It’s the beginning of summer 2022 and all of the feelings of disappointment and confusion from UConn’s first-round NCAA exit start to turn into renewed hope and excitement. The Huskies just picked up their third high-major guard commitment courtesy of the ever-expanding transfer portal in the span of about a month. UConn diehards start to envision what this re-tooled roster would look like alongside locked-in starters Andre Jackson, Adama Sanogo and Jordan Hawkins.
Not Dan Hurley, though. Not yet at least. It’s now mid-June and he’s still busy trudging through the immense yet depleted landscape of the portal, trying to uncover any hidden gems that might be tucked away. He snags a commitment from a grad-transfer two-guard hailing from the University of San Diego, Joey Calcaterra.
Most shrug this off — there are already too many cooks in the kitchen. Minutes will just be too hard to come by for him to be relevant. Who is this fifth-year senior from the WCC anyway?
The most obvious area Calcaterra could immediately contribute was helping bolster the 3-point attack of the Huskies, though when you took a closer look at the roster makeup along with the statistics, that became much more grainy.
While a team can never have enough shooting, especially one that struggled with long-range consistency last season, this backcourt before Calcaterra picked Storrs was already looking claustrophobic. RJ Cole’s departure also left a gaping hole for primary ball-handling duties, a role that is not suited for Calcaterra’s game but has been vital to Hurley’s offensive system. So where did that leave Calcaterra? Add a meager 35 percent 3-point stroke and a 39 percent field goal mark over four years against West Coast Conference competition to the equation and it was easy to wonder if these so-called “strengths” were actually what they seemed.
There were lots of questions that kept piling on all off-season. Once the season started, it didn’t take long for any of these concerns to become mere afterthoughts and for the West Coast native to earn his fan-favorite nickname, Joey California.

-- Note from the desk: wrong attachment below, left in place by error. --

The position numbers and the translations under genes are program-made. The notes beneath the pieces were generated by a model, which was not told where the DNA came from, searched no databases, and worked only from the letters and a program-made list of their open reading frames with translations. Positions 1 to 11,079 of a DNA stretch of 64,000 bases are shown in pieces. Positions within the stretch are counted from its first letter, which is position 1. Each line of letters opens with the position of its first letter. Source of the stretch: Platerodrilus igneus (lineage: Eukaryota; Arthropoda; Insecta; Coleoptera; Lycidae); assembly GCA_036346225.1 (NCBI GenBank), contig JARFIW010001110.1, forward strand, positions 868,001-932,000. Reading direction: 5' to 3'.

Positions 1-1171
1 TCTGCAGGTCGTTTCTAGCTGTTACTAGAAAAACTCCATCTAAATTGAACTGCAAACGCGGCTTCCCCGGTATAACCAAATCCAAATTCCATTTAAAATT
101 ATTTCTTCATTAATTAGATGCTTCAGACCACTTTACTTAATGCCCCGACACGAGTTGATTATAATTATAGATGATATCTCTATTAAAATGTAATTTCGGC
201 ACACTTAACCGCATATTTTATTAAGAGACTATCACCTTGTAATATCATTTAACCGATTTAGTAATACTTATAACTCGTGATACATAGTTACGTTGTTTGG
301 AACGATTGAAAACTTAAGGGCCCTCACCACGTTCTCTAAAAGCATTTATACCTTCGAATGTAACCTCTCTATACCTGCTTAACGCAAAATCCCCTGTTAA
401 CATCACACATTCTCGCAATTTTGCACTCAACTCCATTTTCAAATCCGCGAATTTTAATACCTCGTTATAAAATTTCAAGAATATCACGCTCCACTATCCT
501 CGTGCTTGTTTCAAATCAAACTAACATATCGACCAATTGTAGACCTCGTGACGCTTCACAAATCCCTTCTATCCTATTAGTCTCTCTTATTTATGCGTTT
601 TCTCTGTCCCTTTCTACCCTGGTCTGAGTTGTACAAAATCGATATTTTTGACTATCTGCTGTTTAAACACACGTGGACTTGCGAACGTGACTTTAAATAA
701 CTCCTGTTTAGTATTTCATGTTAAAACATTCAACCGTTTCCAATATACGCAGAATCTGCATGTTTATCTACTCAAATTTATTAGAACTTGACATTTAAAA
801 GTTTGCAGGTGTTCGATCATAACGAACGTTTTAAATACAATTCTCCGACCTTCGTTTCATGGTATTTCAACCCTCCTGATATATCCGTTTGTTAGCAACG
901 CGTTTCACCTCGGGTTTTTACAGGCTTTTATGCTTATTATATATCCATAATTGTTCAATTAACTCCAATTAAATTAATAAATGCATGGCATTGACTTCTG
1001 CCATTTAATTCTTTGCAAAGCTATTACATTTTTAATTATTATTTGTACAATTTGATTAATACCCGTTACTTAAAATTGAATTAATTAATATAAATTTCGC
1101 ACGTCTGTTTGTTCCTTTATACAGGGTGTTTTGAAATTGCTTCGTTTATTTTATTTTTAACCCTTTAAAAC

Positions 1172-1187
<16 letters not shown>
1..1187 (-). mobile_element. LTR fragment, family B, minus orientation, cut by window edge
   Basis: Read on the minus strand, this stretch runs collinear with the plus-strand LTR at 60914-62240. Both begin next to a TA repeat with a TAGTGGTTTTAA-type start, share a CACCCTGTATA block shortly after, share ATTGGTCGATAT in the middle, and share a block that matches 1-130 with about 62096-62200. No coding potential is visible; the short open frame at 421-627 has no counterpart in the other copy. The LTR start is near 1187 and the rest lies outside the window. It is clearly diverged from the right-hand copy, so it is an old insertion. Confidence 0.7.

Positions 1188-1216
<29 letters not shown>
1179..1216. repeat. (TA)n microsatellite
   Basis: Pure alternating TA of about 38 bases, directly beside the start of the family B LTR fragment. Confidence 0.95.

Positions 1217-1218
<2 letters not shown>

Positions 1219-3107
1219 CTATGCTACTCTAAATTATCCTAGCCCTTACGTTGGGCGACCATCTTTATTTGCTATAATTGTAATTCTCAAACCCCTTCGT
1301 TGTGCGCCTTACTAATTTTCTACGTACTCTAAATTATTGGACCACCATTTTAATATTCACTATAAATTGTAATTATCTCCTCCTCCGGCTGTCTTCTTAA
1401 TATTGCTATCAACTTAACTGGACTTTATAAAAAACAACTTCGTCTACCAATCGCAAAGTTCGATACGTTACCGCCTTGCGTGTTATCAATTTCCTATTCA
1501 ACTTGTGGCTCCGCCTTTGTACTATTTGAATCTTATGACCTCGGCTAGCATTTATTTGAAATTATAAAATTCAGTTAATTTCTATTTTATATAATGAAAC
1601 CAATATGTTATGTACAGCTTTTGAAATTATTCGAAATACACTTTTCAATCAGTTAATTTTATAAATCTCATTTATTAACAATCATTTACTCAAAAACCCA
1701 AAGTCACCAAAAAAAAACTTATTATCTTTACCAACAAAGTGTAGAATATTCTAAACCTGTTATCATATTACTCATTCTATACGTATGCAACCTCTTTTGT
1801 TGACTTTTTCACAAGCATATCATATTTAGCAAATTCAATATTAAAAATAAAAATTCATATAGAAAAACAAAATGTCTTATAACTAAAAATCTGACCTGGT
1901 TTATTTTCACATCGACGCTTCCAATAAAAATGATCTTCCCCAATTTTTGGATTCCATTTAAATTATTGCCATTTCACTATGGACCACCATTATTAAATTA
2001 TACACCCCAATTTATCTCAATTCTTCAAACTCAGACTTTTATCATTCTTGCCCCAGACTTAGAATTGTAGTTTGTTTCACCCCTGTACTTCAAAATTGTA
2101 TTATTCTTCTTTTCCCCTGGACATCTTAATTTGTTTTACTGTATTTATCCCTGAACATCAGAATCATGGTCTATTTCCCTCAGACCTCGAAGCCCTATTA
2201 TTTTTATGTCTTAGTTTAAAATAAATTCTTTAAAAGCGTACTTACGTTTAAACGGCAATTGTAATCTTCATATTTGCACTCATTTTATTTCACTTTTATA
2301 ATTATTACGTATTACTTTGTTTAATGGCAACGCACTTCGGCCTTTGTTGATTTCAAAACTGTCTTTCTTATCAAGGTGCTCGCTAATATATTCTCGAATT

Joey Calcaterra came in to today shooting 18/31 on 3s on the season. He’s 3-6 today which actually brings down his percentage to 56.7% from 3. pic.twitter.com/BJwmB4Tfqs— Michael Grogins (@mikeygrogins_) December 10, 2022
Compared to the expectations, Calcaterra truly has been a revelation for the Huskies this season. He’s always had immense confidence in himself and carried a chip wherever he went, which could be traced back to his time going from Marin Catholic High School’s all-time leading scorer to a two-star recruit with minimal Division I offers.
“I’ve always been someone who’s been underappreciated, and so just having an opportunity to even come here and be on the roster was big time for me,” Calcaterra said. “And it obviously gives me the chance to come out here and show showcase my skills.”
His teammates also don’t see this as a surprise. To them, this is just how Calcaterra has operated since day one.
“He just knows how to balance himself and he knows what he has to do,” Jackson said about Calcaterra. “It’s also just his swag - he just knows how to carry himself on the court.”
Dan Hurley had similar words to say about the Californian when asked when he became sold that Joey could play at this level. “You [could] see the confidence, and just that pedigree. He’s just a sharp guy that believes in himself.”